Table of Contents
- Fixed Workstations
- Flexible Workstations
- Free Address Workstations
- Leadership Workstations
- Collaborative Spaces
- New Technology
- Formal Meeting Rooms
- Quiet rooms
- Design Features
- Virtual Tours
Fixed workers generally work in the office over 60% of the time, for example, an administrative assistant or an analyst. A Fixed workstation measures approximately 4.5 m2.
This is a freehand 3D sketch to depict a workstation and its measurements that would be used for a Fixed Worker.
The following photos are examples of Fixed workstations.
Flexible workers are in the office less than 40% of the time, for example, an account executive or an auditor. A Flexible workstation measures approximately 3.0 m2.
This is a freehand 3D sketch to depict two open-concept workstations and their measurements for Flexible Workers.
The following photos are examples of Flexible workstations.
Free Address Workstations
Free Address workers generally work off-site, for example, a remote worker or an inspector. A Free Address workstation measures approximately 1.5 m2.
This is a freehand 3D sketch to depict a row of workstations and their measurements for Free Address Workers.
The following photos are examples of Free Address workstations.
A Leadership Worker is an employee who occupies a position of leadership, such as a Director, Director General or higher. They are often in and out of meetings but also need privacy while they are in the office. Those who choose an open-concept workstation would benefit from access to natural light. They would also be given priority to a small meeting room and have access to a quiet room for privacy needs. Leadership Workers may have an enclosed office but it is not mandatory and enclosed offices are now generally located in the interior of the building, sometimes with no access to natural light in the office.
The following photos illustrate different Leadership workstation options.
The way we work is changing and employees now need more space to collaborate with colleagues. Collaborative areas offer spaces for employees to meet both formally and informally away from their desks. Collaborative areas with soft seating and useful tools such as a whiteboard or interactive whiteboard encourage employees to make use of the space.
The following photos are examples of collaborative space.
Kitchenettes can be used as a collaborative area for employees to work together away from their desks and as an alternative to an enclosed meeting room. There are many different options for kitchenette designs including bench-style tables, barstool tables, and traditional tables.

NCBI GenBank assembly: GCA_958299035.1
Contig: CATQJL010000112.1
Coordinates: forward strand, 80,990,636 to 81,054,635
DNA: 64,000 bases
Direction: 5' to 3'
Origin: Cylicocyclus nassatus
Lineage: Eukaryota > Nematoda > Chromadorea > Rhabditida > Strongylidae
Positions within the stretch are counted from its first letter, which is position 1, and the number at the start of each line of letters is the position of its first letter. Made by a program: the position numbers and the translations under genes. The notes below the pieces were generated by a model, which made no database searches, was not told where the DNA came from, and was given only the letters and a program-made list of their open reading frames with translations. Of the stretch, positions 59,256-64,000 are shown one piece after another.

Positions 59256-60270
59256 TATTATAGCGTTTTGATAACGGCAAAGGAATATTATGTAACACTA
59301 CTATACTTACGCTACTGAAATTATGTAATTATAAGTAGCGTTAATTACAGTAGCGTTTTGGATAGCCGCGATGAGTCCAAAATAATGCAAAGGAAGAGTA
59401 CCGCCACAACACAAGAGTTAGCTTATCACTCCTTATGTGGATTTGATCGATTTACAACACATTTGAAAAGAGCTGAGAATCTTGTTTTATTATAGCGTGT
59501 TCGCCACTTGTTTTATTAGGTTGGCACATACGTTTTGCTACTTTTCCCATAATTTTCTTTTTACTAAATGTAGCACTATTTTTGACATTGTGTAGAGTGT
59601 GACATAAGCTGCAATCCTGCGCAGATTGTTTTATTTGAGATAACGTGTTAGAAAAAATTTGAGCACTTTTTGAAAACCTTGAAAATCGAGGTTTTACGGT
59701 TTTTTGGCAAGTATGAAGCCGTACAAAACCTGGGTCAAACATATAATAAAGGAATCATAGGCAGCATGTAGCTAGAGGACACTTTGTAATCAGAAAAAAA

The photos below illustrate two different kitchenette styles.
Technology is continuously evolving and the incorporation of new tools like interactive whiteboards and videopresence units into the way we work can be useful in many ways, from connecting employees from different regions to working on a live document together as a team.
The following photos are examples of new technological tools many offices are choosing to invest in to increase collaboration, reduce travel costs and printing, thereby reducing government's environmental footprint.
Formal Meeting Rooms
The modernization of formal meeting rooms involves updating furniture and designs, and incorporating new technological tools such as videopresence. Using demountable wall systems are becoming more popular not only because they are more sustainable but also because they allow for a large meeting room to be divided into two or more smaller meeting rooms, helping to maximize space and reduce the use of dry wall.
The following photos are examples of formal meeting rooms.
These are spaces intended for the shared use of personnel who normally occupy open workstations. They provide an enhanced acoustical environment for a private telephone call, to support work requiring a high level of concentration, or similar functions.
The following pictures illustrate different quiet room styles, one with a demountable wall with a sliding glass door and the second with soft seating.
Workplace 2.0 encourages the modernisation of the physical workplace, including modern furniture but also modern designs in the architectural elements of new buildings. Unique design features help to add personality to an office and adds beauty to a building.
The following pictures are examples of unique design features in a building including interesting designs in the building walls and doors.
191 Promenade du Portage
In early 2012, the 5th floor of 191 Promenade du Portage (Place des Explorateurs) was transformed into a Workplace 2.0 demonstration site.
400 Cooper Street
The Workplace 2.0 pilot project at 400 Cooper Street took place in April 2008.
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